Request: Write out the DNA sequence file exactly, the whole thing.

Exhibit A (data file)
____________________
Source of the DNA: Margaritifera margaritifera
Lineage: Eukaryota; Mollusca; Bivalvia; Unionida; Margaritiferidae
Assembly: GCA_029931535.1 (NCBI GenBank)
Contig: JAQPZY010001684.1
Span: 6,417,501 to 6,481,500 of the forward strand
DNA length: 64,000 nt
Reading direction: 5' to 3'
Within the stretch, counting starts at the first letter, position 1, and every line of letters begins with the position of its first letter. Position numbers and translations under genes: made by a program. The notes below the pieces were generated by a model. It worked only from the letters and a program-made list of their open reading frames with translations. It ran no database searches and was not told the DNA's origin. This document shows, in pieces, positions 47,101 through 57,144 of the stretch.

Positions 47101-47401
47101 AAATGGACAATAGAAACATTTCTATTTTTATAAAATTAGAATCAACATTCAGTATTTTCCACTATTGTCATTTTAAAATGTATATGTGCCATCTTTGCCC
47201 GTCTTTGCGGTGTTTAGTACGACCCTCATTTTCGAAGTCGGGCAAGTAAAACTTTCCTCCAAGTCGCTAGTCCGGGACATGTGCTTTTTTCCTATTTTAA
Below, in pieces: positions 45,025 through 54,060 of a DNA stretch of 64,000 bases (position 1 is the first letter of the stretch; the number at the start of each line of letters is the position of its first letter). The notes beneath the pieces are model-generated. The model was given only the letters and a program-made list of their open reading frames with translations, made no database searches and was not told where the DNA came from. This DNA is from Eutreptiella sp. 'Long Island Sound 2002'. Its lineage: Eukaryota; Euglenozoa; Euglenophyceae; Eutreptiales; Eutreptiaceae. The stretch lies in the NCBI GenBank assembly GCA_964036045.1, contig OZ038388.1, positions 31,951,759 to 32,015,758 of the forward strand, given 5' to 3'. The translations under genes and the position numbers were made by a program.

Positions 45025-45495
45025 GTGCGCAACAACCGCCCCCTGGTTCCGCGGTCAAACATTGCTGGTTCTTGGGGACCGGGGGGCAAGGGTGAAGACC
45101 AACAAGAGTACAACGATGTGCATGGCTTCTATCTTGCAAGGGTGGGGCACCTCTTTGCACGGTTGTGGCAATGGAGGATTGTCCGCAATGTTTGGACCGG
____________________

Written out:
Source of the DNA: Margaritifera margaritifera
Lineage: Eukaryota; Mollusca; Bivalvia; Unionida; Margaritiferidae
Assembly: GCA_029931535.1 (NCBI GenBank)
Contig: JAQPZY010001684.1
Span: 6,417,501 to 6,481,500 of the forward strand
DNA length: 64,000 nt
Reading direction: 5' to 3'
Within the stretch, counting starts at the first letter, position 1, and every line of letters begins with the position of its first letter. Position numbers and translations under genes: made by a program. The notes below the pieces were generated by a model. It worked only from the letters and a program-made list of their open reading frames with translations. It ran no database searches and was not told the DNA's origin. This document shows, in pieces, positions 47,101 through 57,144 of the stretch.

Positions 47101-47401
47101 AAATGGACAATAGAAACATTTCTATTTTTATAAAATTAGAATCAACATTCAGTATTTTCCACTATTGTCATTTTAAAATGTATATGTGCCATCTTTGCCC
47201 GTCTTTGCGGTGTTTAGTACGACCCTCATTTTCGAAGTCGGGCAAGTAAAACTTTCCTCCAAGTCGCTAGTCCGGGACATGTGCTTTTTTCCTATTTTAA
Below, in pieces: positions 45,025 through 54,060 of a DNA stretch of 64,000 bases (position 1 is the first letter of the stretch; the number at the start of each line of letters is the position of its first letter). The notes beneath the pieces are model-generated. The model was given only the letters and a program-made list of their open reading frames with translations, made no database searches and was not told where the DNA came from. This DNA is from Eutreptiella sp. 'Long Island Sound 2002'. Its lineage: Eukaryota; Euglenozoa; Euglenophyceae; Eutreptiales; Eutreptiaceae. The stretch lies in the NCBI GenBank assembly GCA_964036045.1, contig OZ038388.1, positions 31,951,759 to 32,015,758 of the forward strand, given 5' to 3'. The translations under genes and the position numbers were made by a program.

Positions 45025-45495
45025 GTGCGCAACAACCGCCCCCTGGTTCCGCGGTCAAACATTGCTGGTTCTTGGGGACCGGGGGGCAAGGGTGAAGACC
45101 AACAAGAGTACAACGATGTGCATGGCTTCTATCTTGCAAGGGTGGGGCACCTCTTTGCACGGTTGTGGCAATGGAGGATTGTCCGCAATGTTTGGACCGG